Our Finely Tuned Universe

A total solar eclipse occurs where the moon completely covers the sun's disk, as seen in this 1999 solar eclipse.Solar prominences can be seen along the limb (in red) as well as extensive coronal filaments.
A total solar eclipse occurs where the moon completely covers the sun’s disk, as seen in this 1999 solar eclipse.Solar prominences can be seen along the limb (in red) as well as extensive coronal filaments.

Look up at the sky. They are about 93 million miles apart. Yet the moon and the sun appear to be the same size. To make it even more obvious, look up at the sky during a solar eclipse. The moon completely hides its heavenly companion from view. Yet they are not the same size. They appear to be because their diameters are proportional to their distance from the Earth. The diameter of the sun is 400 times the diameter of the moon, and the sun is 400 times more distant from the earth. No other moon in our solar system or anywhere else has been found with this relationship between its planet and the sun.

The odds for this heavenly coincidence are very small.

There are other very improbable coincidences in our corner of the universe, many of which sustain our life on this planet.  As Stephen Hawking has noted, “The laws of science, as we know them at present, contain many fundamental numbers, like the size of the electric charge of the electron and the ratio of the masses of the proton and the electron. … The remarkable fact is that the values of these numbers seem to have been very finely adjusted to make possible the development of life.”

An essential product of this fine tuning is chlorophyll, the magic green molecule that transforms sunlight into plant food. Photosynthesis through chlorophyll provides all of our food and most of our energy. Without it, there would not be life as we know it.

The many finely tuned coincidences necessary for life on Earth have been gathered together as the Anthropic Principle. The word comes from the Greek “anthropos” meaning human. In its broadest sense it would appear that the universe was made for us. We run into many complicated arguments about how these realities evolved. In considering the anthropic principle, Nick Bostrom, Professor of Philosophy, Oxford University wrote:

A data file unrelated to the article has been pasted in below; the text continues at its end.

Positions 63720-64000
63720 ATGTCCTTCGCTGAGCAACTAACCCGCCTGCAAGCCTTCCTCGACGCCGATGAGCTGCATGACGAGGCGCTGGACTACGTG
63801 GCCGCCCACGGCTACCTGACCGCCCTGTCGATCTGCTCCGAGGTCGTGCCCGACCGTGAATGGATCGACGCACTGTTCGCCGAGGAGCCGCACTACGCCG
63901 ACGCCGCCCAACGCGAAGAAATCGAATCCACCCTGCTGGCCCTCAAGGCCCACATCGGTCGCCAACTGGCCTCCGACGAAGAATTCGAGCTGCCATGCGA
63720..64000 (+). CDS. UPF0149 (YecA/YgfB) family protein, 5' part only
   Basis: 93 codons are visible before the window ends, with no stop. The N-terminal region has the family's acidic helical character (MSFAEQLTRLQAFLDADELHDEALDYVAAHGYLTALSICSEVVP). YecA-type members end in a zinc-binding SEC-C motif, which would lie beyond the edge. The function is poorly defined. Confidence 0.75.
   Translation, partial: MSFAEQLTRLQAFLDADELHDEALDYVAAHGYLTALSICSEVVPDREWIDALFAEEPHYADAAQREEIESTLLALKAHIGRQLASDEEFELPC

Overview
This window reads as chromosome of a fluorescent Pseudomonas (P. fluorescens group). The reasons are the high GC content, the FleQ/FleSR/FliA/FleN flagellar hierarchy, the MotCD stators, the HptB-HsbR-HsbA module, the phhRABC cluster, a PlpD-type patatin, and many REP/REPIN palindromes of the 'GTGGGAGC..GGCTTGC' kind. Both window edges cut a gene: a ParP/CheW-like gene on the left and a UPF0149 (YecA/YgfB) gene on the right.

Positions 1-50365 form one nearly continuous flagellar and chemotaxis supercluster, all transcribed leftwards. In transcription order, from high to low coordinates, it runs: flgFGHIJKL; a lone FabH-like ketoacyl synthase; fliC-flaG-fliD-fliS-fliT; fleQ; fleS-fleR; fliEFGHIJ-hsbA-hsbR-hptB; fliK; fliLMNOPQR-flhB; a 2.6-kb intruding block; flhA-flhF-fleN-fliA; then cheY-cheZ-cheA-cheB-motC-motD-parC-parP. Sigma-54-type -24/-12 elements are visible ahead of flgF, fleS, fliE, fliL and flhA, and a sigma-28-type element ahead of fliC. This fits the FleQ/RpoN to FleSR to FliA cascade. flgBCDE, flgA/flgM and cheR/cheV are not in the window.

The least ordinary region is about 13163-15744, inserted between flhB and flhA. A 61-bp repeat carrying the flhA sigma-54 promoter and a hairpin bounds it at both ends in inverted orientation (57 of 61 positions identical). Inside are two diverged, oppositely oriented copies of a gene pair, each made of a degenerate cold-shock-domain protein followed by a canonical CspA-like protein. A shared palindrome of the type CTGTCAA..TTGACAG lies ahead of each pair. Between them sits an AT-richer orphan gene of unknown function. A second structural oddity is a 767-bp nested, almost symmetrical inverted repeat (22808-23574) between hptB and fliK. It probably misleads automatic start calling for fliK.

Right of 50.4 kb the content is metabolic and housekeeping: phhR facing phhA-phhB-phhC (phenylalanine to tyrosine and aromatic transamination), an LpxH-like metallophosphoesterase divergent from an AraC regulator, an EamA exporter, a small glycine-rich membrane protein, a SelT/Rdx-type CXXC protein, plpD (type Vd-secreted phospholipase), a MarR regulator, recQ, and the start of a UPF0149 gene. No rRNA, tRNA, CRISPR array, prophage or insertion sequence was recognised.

“Few fields are so rich in empirical implications, touch on so many important scientific questions, pose such intricate paradoxes, and contain such generous quantities of conceptual and methodological confusion that need to be sorted out.”

By just glancing up at the sky or noticing the green growing around us, we can wonder. Was all this an accident? Is there some divine intervention making it happen? Or do we have something to do with it?

This last possibility has some strong support. The key to this perspective comes from quantum physics where researchers have proven how the simple act of observation changes outcomes. In the case of light waves, observation “collapses the wave function” and creates a particle from the wave. According to this argument, multiple universes were possible but could not come into existence until one of them was observed. An observer must then come into existence to make the observation that transitions the potential universe to a real one. The observer appears to be necessary for the creation of our reality.

 



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